Council was divided over a request to allow Buncombe County Board of Commissioners Chair Tom Sobol to serve a third term on the Regional Water Authority board.
The commissioners want Sobol, who has served on the board for the past six years, to continue representing the county, because of his experience in dealing with water issues. But the Regional Water Authority bylaws impose term limits for board members — stating that an individual can serve only two consecutive terms. Council, the Board of Commissioners and the Regional Water Authority would all have to concur, in order for Sobol to serve another three-year stint.
“I think we should do this to accommodate the county commissioners — plus, this is an elected official,” said Vice Mayor Chuck Cloninger.
But Council member Brian Peterson expressed reservations about setting such a precedent. “I have some concerns — and nobody likes Tom more than I do,” Peterson said. “[But] why should we make an exception for an elected official, vs. an [ordinary] appointee?”
This comment ruffled Field’s feathers a bit. “I disagree with term limits,” she shot back. “They don’t recognize all the wonderful things about experience, wisdom, tenure and knowledge. When you’re approving a $20 million budget, you want someone … with experience in there.” She went on to describe how often she had sat on boards, only to have her term expire just as she was becoming well versed on the issues.
The big catch is that Sobol’s current term on the Board of Commissioners expires in 2001; after that, he would be an appointee to the Water Authority (but no longer an elected official).
“I have a real difficulty believing there is only one commissioner who could fill this position, and do it well,” said Mayor Sitnick. “I have conflict over this.”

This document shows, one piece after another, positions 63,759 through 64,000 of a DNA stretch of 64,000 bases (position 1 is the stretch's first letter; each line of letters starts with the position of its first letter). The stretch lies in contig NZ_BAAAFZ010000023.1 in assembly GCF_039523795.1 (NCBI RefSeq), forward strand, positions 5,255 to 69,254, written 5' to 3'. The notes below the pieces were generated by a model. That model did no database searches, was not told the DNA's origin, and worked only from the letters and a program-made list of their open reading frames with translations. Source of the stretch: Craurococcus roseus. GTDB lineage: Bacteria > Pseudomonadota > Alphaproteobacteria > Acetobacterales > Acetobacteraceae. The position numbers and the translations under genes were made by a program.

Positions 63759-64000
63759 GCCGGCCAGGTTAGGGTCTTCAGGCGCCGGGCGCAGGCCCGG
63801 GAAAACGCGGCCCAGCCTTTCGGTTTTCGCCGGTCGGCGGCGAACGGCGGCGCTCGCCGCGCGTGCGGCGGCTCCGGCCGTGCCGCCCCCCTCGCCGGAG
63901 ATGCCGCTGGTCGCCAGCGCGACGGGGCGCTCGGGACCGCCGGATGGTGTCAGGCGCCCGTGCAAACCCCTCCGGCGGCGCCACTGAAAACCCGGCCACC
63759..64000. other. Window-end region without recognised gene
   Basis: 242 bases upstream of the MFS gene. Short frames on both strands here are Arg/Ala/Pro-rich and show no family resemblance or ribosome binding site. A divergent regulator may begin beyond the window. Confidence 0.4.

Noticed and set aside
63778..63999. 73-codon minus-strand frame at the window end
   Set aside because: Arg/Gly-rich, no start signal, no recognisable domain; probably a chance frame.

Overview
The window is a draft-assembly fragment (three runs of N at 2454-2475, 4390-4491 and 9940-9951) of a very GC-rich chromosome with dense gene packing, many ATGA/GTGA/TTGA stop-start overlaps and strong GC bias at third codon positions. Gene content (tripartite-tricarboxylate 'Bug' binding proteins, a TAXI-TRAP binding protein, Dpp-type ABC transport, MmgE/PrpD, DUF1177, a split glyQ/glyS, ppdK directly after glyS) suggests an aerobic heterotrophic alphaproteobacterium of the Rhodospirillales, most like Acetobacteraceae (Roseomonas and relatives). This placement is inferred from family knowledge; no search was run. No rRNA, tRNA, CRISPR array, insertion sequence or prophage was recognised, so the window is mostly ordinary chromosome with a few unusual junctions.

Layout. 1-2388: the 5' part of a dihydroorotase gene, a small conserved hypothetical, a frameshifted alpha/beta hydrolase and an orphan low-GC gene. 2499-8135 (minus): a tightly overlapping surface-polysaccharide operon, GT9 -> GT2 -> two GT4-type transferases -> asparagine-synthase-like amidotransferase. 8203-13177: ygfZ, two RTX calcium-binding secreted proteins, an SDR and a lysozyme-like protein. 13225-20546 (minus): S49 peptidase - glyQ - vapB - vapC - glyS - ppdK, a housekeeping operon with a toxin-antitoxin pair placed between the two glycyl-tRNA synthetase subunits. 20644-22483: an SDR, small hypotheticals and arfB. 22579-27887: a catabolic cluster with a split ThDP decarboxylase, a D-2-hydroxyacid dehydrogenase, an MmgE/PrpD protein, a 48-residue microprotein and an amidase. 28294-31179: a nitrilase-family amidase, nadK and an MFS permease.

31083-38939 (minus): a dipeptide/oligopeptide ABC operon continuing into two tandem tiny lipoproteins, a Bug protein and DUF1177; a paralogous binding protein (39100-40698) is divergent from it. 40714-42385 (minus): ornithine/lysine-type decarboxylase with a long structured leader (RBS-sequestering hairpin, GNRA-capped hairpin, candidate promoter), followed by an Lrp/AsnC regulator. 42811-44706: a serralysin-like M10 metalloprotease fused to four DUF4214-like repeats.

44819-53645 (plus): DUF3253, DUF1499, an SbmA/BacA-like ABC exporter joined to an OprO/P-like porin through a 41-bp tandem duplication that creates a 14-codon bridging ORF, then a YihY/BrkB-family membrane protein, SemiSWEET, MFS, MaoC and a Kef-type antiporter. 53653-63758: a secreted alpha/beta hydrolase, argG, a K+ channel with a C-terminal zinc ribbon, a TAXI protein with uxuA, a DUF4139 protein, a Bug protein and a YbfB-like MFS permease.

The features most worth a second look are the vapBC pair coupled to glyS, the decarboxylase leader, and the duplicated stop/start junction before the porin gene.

Council is expected to make a decision on Sobol’s third term at their Dec. 21 meeting.
At Council’s Dec. 14 work session, a half-dozen city staffers waited more than three hours to discuss the city’s Y2K preparations. But the moment City Manager Jim Westbrook approached the lectern to speak, Mayor Leni Sitnick interrupted, asking whether he also planned to make a presentation during Council’s Dec. 21 formal session (which will later be broadcast on Channel 20). After Westbrook replied that he hadn’t planned on doing that (but would do whatever she wished), Sitnick explained, “I’ve already had several hundred phone calls [related to Y2K]” — and went on to argue that it might be a good idea for staff to videotape their presentation, so as to “reassure people.”
New Council member Brian Peterson joked about Sitnick’s proposed delay: “Do we want to wait until January to do this?” The Dec. 21 meeting — Council’s last of the year — is chock full of public hearings and looks to be a long one already.
Regardless of the potential for a marathon Dec. 21 session, Council members all agreed to Sitnick’s suggestion, in the end.
“The bottom line is, we’re ready,” concluded Westbrook.
At her downtown architectural firm, Council member Barbara Field couldn’t resist adding, “We’ve put on our letterhead, ‘Y2K complacent.'”
For more details about city and county preparations, see “Tick tock: It’s time for Y2K,” elsewhere in this issue. Also, city staff report that residents with questions and concerns about water, traffic signals, streets, sanitation and other city services can call Asheville’s Customer Service Division at 251-1122 on New Year’s Eve and New Year’s Day, starting at 10 p.m. on Friday, Dec. 31.
— Margaret Williams